Why Hong Kong is Burning
Why have one million citizens taken to the streets of Hong Kong to protest against the forced extradition bill which China has insistently been requesting? The most widely accepted explanation, as also reported by the South China Morning Post, is that the people of the former British colony have a sense of freedom in their DNA which is lacking in their cousins of mainland China.
Between hope and illusion
Many citizens of Hong Kong consider their city a separate state from China, with greater affinities to the Western world than to Asia. The problem is that Hong Kong, historically, has always been considered a part of China, except for the years during which it was under British rule. Since 1997, all of the pieces have been put back into place, and the balance between the two territories is guaranteed by the “one Country, two systems” approach to governing. This clearly highlights how, all in all, Hong Kong still maintains several economic and administrative advantages, a luxury which mainland China does not enjoy. Despite its special status, China considers the former British colony a Chinese province by all standards, and therefore it cannot conceive explosions of dissent like those which broke out on Sunday; it is simply unimaginable for Mainland China that something like this could happen on any part of its territory.
Hong Kong is not the West
The friction between the expectations of a number of Hong Kong’s inhabitants and the reality of China’s expectations has often sparked revolts, with differing degrees of violence. The people of Hong Kong are proud to fight for democracy, while Beijing points out how a portion of its territory left in the hands of the West has turned into a land where protests and riots can break out from one moment to the next. Due to certain lenient regulations, or loopholes, Hong Kong has become the perfect haven for criminal associations; triads, as well as habitual crooks, have become convinced they can get away with anything in this “Asian oasis.”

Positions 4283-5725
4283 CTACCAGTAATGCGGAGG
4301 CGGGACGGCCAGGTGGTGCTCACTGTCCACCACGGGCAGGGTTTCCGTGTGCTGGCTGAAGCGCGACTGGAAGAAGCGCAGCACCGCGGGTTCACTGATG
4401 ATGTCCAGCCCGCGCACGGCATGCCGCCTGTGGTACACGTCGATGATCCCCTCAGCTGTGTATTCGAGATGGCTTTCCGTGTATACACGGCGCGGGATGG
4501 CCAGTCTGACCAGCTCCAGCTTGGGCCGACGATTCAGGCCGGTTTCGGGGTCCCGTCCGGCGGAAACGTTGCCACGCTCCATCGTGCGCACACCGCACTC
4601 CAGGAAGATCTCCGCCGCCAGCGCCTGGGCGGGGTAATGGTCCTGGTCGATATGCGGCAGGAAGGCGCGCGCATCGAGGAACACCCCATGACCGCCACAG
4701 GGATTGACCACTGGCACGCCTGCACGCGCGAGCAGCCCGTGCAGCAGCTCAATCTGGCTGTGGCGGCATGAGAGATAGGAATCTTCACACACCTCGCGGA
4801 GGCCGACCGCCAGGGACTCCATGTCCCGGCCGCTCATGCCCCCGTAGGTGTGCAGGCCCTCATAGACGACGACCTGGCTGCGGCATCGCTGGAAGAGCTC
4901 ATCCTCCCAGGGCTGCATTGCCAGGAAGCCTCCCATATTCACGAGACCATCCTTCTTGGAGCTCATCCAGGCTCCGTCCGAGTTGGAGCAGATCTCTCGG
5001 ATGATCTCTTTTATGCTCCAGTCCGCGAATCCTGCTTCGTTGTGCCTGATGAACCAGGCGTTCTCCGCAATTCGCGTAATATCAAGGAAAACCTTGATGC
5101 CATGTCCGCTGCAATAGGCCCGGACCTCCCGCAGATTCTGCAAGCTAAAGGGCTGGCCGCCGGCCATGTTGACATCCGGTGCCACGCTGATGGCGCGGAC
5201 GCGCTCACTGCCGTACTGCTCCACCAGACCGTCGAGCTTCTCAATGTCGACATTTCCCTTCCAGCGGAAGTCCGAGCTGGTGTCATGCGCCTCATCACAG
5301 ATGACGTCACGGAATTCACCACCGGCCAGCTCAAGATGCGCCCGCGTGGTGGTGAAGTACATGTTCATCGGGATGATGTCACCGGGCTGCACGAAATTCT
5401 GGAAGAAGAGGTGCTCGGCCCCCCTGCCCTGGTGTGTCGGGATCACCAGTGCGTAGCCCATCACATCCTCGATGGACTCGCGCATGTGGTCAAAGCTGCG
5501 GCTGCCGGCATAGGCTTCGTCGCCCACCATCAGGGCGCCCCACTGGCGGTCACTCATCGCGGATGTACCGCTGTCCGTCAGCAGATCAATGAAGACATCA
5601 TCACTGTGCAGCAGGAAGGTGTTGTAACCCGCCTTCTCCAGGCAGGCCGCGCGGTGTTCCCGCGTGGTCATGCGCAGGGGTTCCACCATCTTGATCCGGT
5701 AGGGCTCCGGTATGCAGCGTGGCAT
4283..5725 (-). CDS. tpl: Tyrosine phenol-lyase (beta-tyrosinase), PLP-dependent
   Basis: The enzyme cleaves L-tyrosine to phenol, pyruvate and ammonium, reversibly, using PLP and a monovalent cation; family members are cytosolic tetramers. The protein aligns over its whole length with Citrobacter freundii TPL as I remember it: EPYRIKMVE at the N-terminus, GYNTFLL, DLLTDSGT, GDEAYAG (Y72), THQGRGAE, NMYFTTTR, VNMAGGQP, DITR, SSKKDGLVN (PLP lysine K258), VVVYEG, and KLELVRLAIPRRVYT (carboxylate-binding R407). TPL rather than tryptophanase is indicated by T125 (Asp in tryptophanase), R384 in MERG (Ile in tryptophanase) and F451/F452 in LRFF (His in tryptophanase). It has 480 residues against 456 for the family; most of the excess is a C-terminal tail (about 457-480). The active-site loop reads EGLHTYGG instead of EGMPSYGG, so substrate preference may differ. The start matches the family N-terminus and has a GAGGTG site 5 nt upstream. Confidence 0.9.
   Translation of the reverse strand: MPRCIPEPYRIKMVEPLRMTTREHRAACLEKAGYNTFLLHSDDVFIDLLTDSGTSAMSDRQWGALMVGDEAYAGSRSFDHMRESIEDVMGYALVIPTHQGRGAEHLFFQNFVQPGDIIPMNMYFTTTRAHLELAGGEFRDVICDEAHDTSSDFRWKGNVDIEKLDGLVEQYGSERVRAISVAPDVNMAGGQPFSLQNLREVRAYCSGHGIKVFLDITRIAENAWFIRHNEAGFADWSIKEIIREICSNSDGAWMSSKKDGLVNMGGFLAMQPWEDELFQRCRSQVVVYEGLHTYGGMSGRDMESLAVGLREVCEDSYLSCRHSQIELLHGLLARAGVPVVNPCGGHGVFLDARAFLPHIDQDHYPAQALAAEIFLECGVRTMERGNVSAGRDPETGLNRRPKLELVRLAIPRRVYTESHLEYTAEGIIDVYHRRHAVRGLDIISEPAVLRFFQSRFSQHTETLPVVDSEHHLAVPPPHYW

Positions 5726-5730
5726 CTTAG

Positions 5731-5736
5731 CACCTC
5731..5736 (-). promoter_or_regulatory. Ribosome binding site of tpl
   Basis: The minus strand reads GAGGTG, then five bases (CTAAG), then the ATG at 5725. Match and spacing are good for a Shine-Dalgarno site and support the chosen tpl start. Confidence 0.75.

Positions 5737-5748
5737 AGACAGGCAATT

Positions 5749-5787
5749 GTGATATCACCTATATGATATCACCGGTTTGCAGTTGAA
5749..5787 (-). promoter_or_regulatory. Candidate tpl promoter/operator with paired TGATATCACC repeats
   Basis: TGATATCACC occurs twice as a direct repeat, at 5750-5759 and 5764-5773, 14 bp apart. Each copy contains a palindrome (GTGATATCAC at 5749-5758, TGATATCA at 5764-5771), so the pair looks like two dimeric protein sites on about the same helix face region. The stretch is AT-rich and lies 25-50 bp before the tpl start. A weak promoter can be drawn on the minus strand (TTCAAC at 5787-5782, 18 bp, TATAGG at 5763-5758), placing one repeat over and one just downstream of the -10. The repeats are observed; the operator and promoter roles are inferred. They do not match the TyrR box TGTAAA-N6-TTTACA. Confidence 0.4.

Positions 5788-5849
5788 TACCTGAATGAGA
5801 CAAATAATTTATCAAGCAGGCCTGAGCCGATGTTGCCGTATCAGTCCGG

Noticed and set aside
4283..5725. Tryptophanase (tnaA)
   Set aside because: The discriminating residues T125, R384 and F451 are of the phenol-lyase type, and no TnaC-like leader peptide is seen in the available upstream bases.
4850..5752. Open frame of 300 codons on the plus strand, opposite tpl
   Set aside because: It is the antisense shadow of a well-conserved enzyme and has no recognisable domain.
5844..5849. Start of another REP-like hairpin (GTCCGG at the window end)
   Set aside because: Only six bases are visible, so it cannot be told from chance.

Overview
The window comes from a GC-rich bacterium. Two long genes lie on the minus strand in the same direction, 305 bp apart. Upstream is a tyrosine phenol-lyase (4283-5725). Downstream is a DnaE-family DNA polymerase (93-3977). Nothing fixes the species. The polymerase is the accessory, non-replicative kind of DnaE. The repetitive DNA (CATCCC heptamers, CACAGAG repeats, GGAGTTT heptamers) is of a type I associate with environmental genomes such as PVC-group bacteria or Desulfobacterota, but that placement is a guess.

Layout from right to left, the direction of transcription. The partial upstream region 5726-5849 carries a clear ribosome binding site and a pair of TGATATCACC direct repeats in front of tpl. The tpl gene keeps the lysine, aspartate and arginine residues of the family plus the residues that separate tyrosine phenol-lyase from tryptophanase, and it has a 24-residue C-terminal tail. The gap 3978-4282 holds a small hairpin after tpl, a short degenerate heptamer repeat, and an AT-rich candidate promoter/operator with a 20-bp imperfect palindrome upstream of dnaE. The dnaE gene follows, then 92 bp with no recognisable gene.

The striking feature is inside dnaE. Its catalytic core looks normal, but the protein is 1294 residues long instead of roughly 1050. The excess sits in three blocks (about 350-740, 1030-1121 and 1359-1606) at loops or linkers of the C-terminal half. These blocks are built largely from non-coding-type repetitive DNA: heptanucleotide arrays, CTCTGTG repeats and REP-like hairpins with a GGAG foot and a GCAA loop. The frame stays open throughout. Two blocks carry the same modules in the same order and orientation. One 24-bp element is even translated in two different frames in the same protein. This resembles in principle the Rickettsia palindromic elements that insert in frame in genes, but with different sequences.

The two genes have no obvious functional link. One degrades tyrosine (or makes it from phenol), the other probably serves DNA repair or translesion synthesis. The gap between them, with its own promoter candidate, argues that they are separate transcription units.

How to fill in a dangerous legal void
For this reason as well, China decided to introduce an extradition bill which, once approved, (if it is approved by Hong Kong’s local parliament) will allow to transfer fugitive criminals to Beijing where they will be tried according to mainland China laws. Human rights groups revolted, accusing China of wanting to put its hands on Hong Kong’s justice system, despite Hong Kong having become a champion of democracy only 150 years ago. The former colony still feels free, democratic and a part of the West, and yet it has been returned to China which is based on values and models which contrast those prevalent in the West.
A warning to Taiwan
Beijing intends to annex all those Chinese territories which it considers rebellious. It has already been successful in doing so with Hong Kong and Macau, whilst Taiwan still stands. In order to convince Taipei to take steps towards mainland China, the Dragon might use Hong Kong as an example; the freedom which the city has enjoyed has revealed itself to be the cause of its woes. In such a free port (although increasingly more Chinese and less free), legislative voids and lack of control have caused instability in relation to social harmony between Hongkongers and the Mainland Chinese. China would like to pass the message on to Taiwan.